From the time I was a girl, I have been taught that salvation is by grace alone through faith alone. I’ve read and studied God’s Word using numerous Bibles over the years, from the children’s Living Bible I received in Sunday school as a child to the ESV study Bible I currently use. It wasn’t until I was an adult that I discovered these are privileges granted to me through the Reformation.
October 31 is, to most of us, Halloween. It is also the date that Martin Luther nailed his 95 theses to the church door in Wittenburg in 1517. What does a monk and a long list of grievances against the Catholic church and its sale of indulgences have to do with me today? For those of us who joyfully and humbly exalt in justification by grace through faith, everything. Luther’s assertion that God’s righteousness is imputed to us through the work of Christ was so radical that he was called to recant or face execution, to which Luther replied,
“Unless I am convinced by sacred Scripture or by evident reason, I cannot recant, for my conscience is held captive by the Word of God, and to act against conscience is neither right nor safe. Here I stand. I can do no other. God help me.”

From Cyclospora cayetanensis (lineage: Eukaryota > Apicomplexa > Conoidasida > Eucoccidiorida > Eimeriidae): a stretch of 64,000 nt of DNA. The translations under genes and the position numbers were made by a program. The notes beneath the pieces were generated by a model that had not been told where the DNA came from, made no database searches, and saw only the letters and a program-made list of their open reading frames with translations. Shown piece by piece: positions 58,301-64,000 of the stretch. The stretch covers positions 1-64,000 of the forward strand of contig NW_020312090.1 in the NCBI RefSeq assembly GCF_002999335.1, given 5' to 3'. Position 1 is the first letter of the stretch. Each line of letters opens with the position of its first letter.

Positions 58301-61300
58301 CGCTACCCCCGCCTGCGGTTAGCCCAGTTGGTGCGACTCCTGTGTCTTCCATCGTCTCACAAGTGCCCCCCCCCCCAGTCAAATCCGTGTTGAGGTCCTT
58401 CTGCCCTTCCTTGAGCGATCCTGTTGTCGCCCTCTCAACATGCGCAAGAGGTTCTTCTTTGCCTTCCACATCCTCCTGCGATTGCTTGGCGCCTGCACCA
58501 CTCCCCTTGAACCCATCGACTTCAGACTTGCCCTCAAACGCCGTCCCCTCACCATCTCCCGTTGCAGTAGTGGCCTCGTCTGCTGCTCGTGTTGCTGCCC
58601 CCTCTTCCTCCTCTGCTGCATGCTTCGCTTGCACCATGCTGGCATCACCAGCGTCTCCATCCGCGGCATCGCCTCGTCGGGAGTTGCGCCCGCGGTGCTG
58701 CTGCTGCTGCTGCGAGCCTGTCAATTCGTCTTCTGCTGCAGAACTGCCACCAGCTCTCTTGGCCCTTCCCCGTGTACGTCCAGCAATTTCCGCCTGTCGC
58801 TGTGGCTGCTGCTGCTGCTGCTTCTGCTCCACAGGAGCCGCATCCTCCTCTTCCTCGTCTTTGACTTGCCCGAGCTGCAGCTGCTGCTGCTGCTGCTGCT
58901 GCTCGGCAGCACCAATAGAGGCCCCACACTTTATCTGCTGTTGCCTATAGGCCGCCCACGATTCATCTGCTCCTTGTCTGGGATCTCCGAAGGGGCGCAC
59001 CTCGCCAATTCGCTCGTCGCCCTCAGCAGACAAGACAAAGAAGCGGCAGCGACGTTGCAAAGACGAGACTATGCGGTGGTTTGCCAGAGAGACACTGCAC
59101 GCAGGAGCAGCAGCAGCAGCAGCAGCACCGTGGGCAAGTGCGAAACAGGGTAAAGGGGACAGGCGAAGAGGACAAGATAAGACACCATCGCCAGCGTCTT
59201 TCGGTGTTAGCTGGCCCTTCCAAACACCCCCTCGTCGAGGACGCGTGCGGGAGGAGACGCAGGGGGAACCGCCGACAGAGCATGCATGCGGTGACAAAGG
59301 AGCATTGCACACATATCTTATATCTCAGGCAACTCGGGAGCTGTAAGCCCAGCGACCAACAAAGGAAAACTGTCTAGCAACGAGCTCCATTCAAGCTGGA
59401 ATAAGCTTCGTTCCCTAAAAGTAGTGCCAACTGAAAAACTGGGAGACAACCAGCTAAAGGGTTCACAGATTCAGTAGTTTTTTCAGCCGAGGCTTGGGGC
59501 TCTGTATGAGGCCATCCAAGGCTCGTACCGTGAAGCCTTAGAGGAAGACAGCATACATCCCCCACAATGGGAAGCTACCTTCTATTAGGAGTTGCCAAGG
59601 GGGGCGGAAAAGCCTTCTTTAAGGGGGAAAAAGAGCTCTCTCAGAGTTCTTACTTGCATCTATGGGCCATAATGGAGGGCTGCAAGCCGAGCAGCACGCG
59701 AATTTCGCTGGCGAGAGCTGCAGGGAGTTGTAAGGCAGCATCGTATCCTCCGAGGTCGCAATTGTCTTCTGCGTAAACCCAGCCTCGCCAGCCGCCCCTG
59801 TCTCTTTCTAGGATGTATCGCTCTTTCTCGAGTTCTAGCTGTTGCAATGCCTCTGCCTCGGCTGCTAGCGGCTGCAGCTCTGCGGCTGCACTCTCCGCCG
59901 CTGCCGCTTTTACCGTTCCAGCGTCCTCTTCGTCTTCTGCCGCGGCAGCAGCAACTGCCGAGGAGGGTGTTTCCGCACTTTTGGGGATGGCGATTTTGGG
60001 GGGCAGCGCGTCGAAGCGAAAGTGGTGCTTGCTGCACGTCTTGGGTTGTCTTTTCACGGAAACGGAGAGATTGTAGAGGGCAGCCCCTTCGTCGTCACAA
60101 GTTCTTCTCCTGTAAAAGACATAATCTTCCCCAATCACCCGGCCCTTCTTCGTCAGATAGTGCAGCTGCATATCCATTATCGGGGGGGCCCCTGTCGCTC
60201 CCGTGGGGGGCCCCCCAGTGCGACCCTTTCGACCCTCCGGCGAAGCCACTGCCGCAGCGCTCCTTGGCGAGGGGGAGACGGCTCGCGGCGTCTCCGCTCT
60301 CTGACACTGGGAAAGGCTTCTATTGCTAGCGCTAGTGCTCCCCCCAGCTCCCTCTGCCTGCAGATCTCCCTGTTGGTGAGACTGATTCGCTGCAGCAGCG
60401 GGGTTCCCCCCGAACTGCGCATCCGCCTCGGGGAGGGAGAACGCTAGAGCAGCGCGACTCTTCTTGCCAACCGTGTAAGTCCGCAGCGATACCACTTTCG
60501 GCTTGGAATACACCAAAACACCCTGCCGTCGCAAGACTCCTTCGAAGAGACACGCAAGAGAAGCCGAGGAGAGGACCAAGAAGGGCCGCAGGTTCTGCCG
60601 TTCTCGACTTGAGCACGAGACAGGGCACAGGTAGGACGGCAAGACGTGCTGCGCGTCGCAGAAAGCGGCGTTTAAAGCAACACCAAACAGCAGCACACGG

An uproar ensued and surely Luther would have been killed if not for his friends staging a kidnapping. Thus the Reformation began.
Not only that, but did you know that many Reformers died cruel and horrible deaths because they believed the Bible ought to be available to the common man in his own language? Consider that next time you open the Word and read it in language you understand.
We owe a great debt to Martin Luther and it is tragic that so many of us who profess faith in Christ know so little of this critical event in history. If you are like me and never really considered the Reformation nor its influence on the Christian faith, here are a few links to pique your interest…
Luther and the Reformation–a short overview from R.C. Sproul on the events of October 31, 1517
Abandon the Reformation, Abandon the Gospel–From The Gospel Coalition, a synopsis of the historical events and how they ought to influence churches today
Here’s the scene as imagined by the movie Luther (which I enjoyed immensely):
Happy Reformation Day!